Misrepresentations of Safety: Uncovering Liability for Injuries

mud_background_parched_dry-1024x768We all like to think we can rely on other people’s assertions that something is safe. But what happens when it turns out someone is making misrepresentations about safety? Can they be held liable for resulting injuries? The following lawsuit out of St. Landry parish helps answer that question.

Ryan Stroder worked as a trucker driver for MyVac, LLC. He was called to one of Hilcorp Energy’s land-based oil rigs to transport drilling mud for disposal. Hilcorp Energy ordered him to bring an open-ended dump truck to transport the mud. 

Stroder thought the mud was too fluid to be hauled in the open-ended dump truck when he arrived. He offered to return and get another truck that would be more appropriate for hauling the mud. When he raised these concerns, he was assured by Monty Lanthier, who worked for Thomas Stevens as an independently contracted “company man,” and Freddie Grimaldo, a solids control operator employed by Gulf Coast, that it would be safe to proceed with transporting the mud with his open-ended dump truck. Those assurances proved incorrect because shortly thereafter, while driving a few miles away from the rig, the load shifted and caused the truck to overturn, injuring Stroder. 

Stroder filed a lawsuit against Hilcorp Energy, Lanthier, Stevens, Grimaldo, and Gulf Coast (collectively, the “Defendants”). The Defendants all filed summary judgment motions, claiming they did not owe Stroder a duty because only Stroder had a duty to secure his load because he was a commercial driver. The trial court granted the Defendants’ summary judgment motion dismissing Stroder’s case. Stroder appealed the ruling.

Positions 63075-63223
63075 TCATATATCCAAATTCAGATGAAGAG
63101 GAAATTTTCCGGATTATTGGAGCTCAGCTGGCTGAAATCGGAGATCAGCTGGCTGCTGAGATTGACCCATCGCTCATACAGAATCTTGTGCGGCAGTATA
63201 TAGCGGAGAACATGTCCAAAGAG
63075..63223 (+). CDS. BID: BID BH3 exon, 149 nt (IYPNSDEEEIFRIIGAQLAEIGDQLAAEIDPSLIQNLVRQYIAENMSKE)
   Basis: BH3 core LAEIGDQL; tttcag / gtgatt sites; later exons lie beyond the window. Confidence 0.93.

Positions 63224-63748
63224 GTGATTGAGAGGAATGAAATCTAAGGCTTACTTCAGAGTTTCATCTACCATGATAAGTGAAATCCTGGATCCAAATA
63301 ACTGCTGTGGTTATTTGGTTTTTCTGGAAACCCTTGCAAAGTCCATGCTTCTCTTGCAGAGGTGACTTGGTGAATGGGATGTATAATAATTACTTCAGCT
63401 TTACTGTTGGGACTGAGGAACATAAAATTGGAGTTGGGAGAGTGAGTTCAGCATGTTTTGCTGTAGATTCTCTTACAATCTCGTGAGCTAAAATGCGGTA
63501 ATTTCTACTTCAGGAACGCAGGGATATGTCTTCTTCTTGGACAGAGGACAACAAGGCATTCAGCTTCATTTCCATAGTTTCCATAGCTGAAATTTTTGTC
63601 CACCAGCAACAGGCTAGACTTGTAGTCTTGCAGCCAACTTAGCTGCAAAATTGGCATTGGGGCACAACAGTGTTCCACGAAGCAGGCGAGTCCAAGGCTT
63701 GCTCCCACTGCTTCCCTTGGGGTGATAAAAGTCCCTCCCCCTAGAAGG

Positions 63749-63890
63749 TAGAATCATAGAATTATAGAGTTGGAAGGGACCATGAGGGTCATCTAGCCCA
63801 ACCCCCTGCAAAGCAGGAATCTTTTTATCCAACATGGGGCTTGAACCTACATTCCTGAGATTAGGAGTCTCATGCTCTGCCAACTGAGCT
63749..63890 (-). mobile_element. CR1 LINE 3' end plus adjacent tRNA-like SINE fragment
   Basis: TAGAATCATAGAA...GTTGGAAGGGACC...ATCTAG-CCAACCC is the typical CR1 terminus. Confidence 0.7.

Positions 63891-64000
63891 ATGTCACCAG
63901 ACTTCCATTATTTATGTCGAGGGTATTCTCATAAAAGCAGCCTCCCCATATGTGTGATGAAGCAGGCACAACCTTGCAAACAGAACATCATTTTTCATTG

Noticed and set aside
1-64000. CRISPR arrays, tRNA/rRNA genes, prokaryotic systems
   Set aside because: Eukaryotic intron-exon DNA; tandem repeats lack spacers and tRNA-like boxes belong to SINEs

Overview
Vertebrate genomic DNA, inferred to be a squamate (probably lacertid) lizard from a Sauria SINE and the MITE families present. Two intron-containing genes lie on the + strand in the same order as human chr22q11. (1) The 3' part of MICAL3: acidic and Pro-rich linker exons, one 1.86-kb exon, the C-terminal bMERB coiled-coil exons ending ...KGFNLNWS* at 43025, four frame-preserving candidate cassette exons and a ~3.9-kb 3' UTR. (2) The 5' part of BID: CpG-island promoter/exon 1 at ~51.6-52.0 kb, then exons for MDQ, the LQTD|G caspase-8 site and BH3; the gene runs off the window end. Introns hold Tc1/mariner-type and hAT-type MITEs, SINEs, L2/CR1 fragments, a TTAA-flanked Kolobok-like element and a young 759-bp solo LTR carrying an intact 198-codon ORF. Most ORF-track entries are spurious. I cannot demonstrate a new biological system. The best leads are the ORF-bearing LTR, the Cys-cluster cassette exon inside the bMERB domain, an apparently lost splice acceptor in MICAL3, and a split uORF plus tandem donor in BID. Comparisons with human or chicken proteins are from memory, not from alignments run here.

The issue on appeal was whether Defendants owed Stroder a duty of care. Under federal law, a carrier has a nondelegable duty to secure all his loads safely. See 49 C.F.R. § 392.9.  This includes making sure the cargo is adequately secured and properly distributed. Most federal courts have held the carrier has the primary duty to ensure the property is safely loaded. However, shippers can still be held liable when they make assurances about the shipments’ safety. 

Stroder testified he had raised concerns about transporting the mud with his truck but claimed to have received assurances from Grimaldo and Lanthier that it would be safe to transport it. Given these disputes about whether the mud’s liquidity was obvious and apparent and the credibility of the witnesses, summary judgment was not appropriate. Therefore, the appellate court reversed the trial court’s judgment granting Defendants’ summary judgment motions. 

When someone misrepresents safety, they may bear legal responsibility for the injuries that occur. In this case, the appellate court recognized that the defendants, who provided false assurances about the safety of transporting drilling mud, may indeed owe a duty of care to Stroder. The decision to reverse the trial court’s summary judgment motions emphasizes the importance of evaluating the duties owed by individuals involved in the misrepresented situation. 

If you find yourself injured due to someone’s misrepresentations, it is essential to seek guidance from a knowledgeable attorney who can help assess the potential liability of those who may have breached their duty of care. Holding accountable those who make false claims about safety protects victims’ rights. Also, it serves as a reminder that honesty and integrity must always be upheld, particularly when lives and well-being are at stake.

Additional Sources: Ryan Lee Stroder, Individually, Etc. v. Hilcorp Energy Co. et al.

Article Written By Berniard Law Firm 

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